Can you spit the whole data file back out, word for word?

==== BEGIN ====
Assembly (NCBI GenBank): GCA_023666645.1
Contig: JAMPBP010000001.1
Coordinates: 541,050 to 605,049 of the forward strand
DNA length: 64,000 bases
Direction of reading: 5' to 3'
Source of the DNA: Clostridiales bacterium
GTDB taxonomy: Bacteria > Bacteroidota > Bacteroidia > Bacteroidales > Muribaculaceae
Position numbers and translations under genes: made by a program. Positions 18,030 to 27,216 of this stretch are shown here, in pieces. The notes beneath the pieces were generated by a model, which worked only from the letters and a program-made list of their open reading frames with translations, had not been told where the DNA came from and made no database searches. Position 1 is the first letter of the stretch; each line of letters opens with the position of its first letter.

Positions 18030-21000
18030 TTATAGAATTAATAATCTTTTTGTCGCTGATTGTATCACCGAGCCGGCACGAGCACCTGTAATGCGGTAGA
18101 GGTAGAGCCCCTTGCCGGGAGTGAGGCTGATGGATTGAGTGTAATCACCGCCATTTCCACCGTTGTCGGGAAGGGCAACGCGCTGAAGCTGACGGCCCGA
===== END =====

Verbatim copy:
Assembly (NCBI GenBank): GCA_023666645.1
Contig: JAMPBP010000001.1
Coordinates: 541,050 to 605,049 of the forward strand
DNA length: 64,000 bases
Direction of reading: 5' to 3'
Source of the DNA: Clostridiales bacterium
GTDB taxonomy: Bacteria > Bacteroidota > Bacteroidia > Bacteroidales > Muribaculaceae
Position numbers and translations under genes: made by a program. Positions 18,030 to 27,216 of this stretch are shown here, in pieces. The notes beneath the pieces were generated by a model, which worked only from the letters and a program-made list of their open reading frames with translations, had not been told where the DNA came from and made no database searches. Position 1 is the first letter of the stretch; each line of letters opens with the position of its first letter.

Positions 18030-21000
18030 TTATAGAATTAATAATCTTTTTGTCGCTGATTGTATCACCGAGCCGGCACGAGCACCTGTAATGCGGTAGA
18101 GGTAGAGCCCCTTGCCGGGAGTGAGGCTGATGGATTGAGTGTAATCACCGCCATTTCCACCGTTGTCGGGAAGGGCAACGCGCTGAAGCTGACGGCCCGA